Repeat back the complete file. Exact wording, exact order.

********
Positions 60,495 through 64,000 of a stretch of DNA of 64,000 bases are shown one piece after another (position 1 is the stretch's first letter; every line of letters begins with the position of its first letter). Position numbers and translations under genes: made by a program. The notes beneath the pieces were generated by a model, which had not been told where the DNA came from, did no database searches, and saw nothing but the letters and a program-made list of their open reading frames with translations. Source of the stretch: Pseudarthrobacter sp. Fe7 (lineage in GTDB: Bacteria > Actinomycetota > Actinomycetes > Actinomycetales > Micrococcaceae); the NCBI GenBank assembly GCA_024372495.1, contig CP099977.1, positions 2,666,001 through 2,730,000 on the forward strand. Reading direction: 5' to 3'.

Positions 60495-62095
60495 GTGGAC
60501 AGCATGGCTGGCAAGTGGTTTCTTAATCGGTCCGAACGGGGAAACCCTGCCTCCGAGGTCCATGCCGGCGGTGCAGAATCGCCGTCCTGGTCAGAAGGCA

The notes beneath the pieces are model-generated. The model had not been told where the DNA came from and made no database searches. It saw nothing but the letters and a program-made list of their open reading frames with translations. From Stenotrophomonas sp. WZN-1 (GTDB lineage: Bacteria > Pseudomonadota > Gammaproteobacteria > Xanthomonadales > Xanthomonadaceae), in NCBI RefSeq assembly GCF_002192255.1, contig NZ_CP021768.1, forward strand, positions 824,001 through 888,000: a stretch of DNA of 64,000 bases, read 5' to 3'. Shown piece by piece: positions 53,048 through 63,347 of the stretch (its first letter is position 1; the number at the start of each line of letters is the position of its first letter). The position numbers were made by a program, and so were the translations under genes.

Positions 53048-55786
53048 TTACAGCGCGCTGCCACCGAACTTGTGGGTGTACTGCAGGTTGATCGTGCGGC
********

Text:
Positions 60,495 through 64,000 of a stretch of DNA of 64,000 bases are shown one piece after another (position 1 is the stretch's first letter; every line of letters begins with the position of its first letter). Position numbers and translations under genes: made by a program. The notes beneath the pieces were generated by a model, which had not been told where the DNA came from, did no database searches, and saw nothing but the letters and a program-made list of their open reading frames with translations. Source of the stretch: Pseudarthrobacter sp. Fe7 (lineage in GTDB: Bacteria > Actinomycetota > Actinomycetes > Actinomycetales > Micrococcaceae); the NCBI GenBank assembly GCA_024372495.1, contig CP099977.1, positions 2,666,001 through 2,730,000 on the forward strand. Reading direction: 5' to 3'.

Positions 60495-62095
60495 GTGGAC
60501 AGCATGGCTGGCAAGTGGTTTCTTAATCGGTCCGAACGGGGAAACCCTGCCTCCGAGGTCCATGCCGGCGGTGCAGAATCGCCGTCCTGGTCAGAAGGCA

The notes beneath the pieces are model-generated. The model had not been told where the DNA came from and made no database searches. It saw nothing but the letters and a program-made list of their open reading frames with translations. From Stenotrophomonas sp. WZN-1 (GTDB lineage: Bacteria > Pseudomonadota > Gammaproteobacteria > Xanthomonadales > Xanthomonadaceae), in NCBI RefSeq assembly GCF_002192255.1, contig NZ_CP021768.1, forward strand, positions 824,001 through 888,000: a stretch of DNA of 64,000 bases, read 5' to 3'. Shown piece by piece: positions 53,048 through 63,347 of the stretch (its first letter is position 1; the number at the start of each line of letters is the position of its first letter). The position numbers were made by a program, and so were the translations under genes.

Positions 53048-55786
53048 TTACAGCGCGCTGCCACCGAACTTGTGGGTGTACTGCAGGTTGATCGTGCGGC